Leveraged buyout IFRS 3 best reporting

Leveraged buyout IFRS 3 best reporting – In corporate finance, a leveraged buyout (LBO) is a transaction where a company is acquired using debt as the main source of consideration. These transactions typically occur when a private equity (PE) firm borrows as much as they can from a variety of lenders (up to 70 or 80 percent of the purchase price) and funds the balance with their own equity. Leveraged buyout IFRS 3 best reporting

1 The process and business reason

The use of leverage (debt) enhances expected returns to the private equity firm. By putting in as little of their own money as possible, PE firms can achieve a large return on equity (ROE) and internal rate of return (IRR), assuming all goes according to plan. Since PE firms are compensated based on their financial returns, the use of leverage in an LBO is critiLeveraged buyout IFRS 3 best reportingcal in achieving their targeted IRRs (typically 20-30% or higher).

While leverage increases equity returns, the drawback is that it also increases risk. By strapping multiple tranches of debt onto an operating company the PE firm is significantly increasing the risk of the transaction (which is why LBOs typically pick stable companies). If cash flow is tight and the economy of the company experiences a downturn they may not be able to service the debt and will have to restructure, most likely wiping out all returns to the equity sponsor. Leveraged buyout IFRS 3 best reporting

2 What type of company is a good candidate for an LBO?

Generally speaking, companies that are mature, stable, non-cyclical, predictable, etc. are good candidates for a leveraged buyout.

Given the amount of debt that will be strapped onto the business, it’s important that cash flows are predictable, with high margins and relatively low capital expenditures required. This steady cash flow is what enables the company to easily service its debt. In the example below you can see in the charts how all available cash flow goes towards repaying debt and the total debt balance (far right chart) steadily decreases over time.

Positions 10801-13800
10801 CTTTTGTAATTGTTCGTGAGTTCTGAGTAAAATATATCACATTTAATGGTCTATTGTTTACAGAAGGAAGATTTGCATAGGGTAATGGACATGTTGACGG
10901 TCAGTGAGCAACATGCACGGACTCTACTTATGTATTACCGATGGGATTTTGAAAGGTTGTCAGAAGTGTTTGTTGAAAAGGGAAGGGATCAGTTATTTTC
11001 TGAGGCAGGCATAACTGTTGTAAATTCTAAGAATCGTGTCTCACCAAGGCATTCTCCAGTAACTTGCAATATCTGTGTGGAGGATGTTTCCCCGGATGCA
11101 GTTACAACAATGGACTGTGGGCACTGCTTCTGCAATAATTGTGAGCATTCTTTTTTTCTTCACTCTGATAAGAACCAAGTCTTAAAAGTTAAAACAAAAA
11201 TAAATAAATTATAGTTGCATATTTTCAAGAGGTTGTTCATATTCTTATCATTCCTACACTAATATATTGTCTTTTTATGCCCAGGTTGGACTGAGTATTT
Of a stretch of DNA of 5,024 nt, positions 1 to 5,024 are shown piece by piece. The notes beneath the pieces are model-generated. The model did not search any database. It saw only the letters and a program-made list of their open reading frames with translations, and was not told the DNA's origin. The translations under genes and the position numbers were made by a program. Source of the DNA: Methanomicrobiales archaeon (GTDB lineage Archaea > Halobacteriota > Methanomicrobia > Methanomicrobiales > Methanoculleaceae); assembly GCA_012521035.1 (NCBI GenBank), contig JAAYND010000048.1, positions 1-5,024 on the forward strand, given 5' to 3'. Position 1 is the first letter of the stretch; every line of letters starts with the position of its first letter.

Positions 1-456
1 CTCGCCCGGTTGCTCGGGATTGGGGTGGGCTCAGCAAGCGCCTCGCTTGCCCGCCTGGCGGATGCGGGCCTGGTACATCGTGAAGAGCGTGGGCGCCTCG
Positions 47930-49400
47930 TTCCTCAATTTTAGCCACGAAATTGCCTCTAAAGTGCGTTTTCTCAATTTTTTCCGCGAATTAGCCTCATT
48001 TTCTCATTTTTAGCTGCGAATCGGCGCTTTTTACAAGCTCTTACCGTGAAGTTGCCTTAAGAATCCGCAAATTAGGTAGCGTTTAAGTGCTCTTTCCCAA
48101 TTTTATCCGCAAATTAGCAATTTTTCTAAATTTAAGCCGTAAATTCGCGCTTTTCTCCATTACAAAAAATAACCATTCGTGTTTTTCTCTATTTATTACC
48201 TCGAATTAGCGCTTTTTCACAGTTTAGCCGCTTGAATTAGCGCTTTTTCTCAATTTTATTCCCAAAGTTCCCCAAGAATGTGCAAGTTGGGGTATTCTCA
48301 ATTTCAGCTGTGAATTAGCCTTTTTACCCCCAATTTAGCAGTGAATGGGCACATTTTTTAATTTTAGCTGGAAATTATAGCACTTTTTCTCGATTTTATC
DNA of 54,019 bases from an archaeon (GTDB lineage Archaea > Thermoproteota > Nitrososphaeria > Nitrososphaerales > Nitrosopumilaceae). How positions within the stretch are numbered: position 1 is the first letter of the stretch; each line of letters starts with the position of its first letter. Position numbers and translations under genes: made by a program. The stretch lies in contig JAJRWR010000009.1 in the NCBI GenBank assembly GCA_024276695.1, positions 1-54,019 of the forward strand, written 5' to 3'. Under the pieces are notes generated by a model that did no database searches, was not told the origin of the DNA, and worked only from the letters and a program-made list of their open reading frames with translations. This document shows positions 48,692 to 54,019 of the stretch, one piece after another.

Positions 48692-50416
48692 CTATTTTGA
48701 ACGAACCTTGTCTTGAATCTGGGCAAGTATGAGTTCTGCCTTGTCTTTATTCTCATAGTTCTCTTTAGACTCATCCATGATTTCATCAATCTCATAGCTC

But also larger companies in an industry mainly consisting of smaller companies, building on economies of scale.

3 IFRS reporting specifics

The IFRS reporting specifics are IFRS 2 Share-based payments, IFRS 3 Business combinations, IFRS 5 Non-current Assets Held for Sale and Discontinued Operations,  IFRS 13 Fair value measurement, IFRS 7/IFRS 9 Financial instruments, IAS 38 Intangible assets or:

  • Recognise the identifiable assets acquired and the liabilities assumed, Leveraged buyout IFRS 3 best reporting
  • Identify intangible assets, Leveraged buyout IFRS 3 best reporting
  • Measurement of identified assets and liabilities assumed at fair value at the acquisition date, Leveraged buyout IFRS 3 best reporting
  • Disclosure of the acquisition: Leveraged buyout IFRS 3 best reporting
  • Intangible assets, Leveraged buyout IFRS 3 best reporting